The Boeing Co. (Everett, Wash.) reported on Nov. 12 that it had rolled out the first 787 Dreamliner built at the new rate of five airplanes per month. The airplane is the 83rd 787 to come off the line. Boeing earlier this year increased the rate from 2.5 to 3.5 airplanes per month and is on track to achieve a planned 10 per month by late 2013. The program production rate accounts for airplanes built at Boeing South Carolina (North Charleston, S.C.) and Everett, including the Temporary Surge Line that was activated in Everett earlier this year.
Boeing reports that about 500 employee involvement teams across the 787 program are actively seeking ways and means to meet quality, safety and production-rate goals. Among the new tools Boeing has deployed to improve productivity in the Final Assembly areas are Orbital Drilling machines by Novator (Stockholm, Sweden). The machines are used to drill holes for the fasteners that are used to attach the wings to the center fuselage section of the airplane.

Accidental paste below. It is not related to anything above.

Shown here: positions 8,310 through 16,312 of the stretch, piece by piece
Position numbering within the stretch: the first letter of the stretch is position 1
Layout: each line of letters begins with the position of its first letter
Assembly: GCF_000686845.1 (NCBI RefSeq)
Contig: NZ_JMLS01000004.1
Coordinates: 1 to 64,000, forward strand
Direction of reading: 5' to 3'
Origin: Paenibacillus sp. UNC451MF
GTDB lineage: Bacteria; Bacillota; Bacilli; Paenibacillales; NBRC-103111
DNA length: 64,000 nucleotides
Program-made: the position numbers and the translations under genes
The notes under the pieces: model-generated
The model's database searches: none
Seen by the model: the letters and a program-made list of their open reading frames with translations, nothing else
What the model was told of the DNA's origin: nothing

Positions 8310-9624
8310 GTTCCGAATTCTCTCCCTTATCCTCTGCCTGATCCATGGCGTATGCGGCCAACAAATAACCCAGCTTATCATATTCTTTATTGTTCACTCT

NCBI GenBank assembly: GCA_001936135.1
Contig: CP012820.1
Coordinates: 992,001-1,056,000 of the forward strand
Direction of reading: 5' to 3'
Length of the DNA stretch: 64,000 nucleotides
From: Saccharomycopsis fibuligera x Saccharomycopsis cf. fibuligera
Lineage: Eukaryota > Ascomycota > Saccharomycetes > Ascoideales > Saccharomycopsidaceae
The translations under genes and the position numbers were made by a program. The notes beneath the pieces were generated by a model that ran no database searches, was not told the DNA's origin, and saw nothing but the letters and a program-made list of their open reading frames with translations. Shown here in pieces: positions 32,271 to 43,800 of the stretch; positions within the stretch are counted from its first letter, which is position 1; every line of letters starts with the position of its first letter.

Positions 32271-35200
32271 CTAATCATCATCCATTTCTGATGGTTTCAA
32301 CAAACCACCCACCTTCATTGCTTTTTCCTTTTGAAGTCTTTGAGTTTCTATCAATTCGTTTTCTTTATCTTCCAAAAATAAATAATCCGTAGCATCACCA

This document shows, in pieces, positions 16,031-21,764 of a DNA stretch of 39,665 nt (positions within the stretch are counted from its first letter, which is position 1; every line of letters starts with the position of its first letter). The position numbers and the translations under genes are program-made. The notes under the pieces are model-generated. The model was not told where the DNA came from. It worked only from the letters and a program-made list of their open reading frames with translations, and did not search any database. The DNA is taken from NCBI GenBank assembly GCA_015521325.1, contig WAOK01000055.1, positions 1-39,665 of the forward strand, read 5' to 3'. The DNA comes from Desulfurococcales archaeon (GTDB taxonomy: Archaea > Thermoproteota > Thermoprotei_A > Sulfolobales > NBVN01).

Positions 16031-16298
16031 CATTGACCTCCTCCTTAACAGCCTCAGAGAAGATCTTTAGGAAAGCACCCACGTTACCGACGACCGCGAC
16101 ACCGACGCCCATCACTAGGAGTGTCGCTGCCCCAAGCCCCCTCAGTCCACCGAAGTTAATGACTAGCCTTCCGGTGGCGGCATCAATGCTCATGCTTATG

The drilling technique is unique in that the cutter rotates in a circular motion to carve out the hole, rather than a conventional drill that cuts straight into the material (for more about the technique, see http://short.compositesworld.com/rpWQR5bG). The benefits of the machines include improved precision and time savings for mechanics. A third benefit is improved safety because the machines require lower thrust and torque.
“This accomplishment, doubling our production rate in one year, is the result of the combined efforts of thousands of men and women across Boeing and at our partners,” says Larry Loftis, VP and general manager of the 787 program. “The entire 787 team is focused on meeting our commitments. They’ve gotten even smarter in how they build this airplane and applied real ingenuity in making our processes and tools more efficient.”
At HPC press time, 35 787s had been delivered to eight airlines, and the program had more than 800 unfilled orders with 58 customers worldwide.
Editor PickGardner Business Index at 54.1 in January
The US composites industry looks as strong as it has since early 2015, with expectations the highest in years.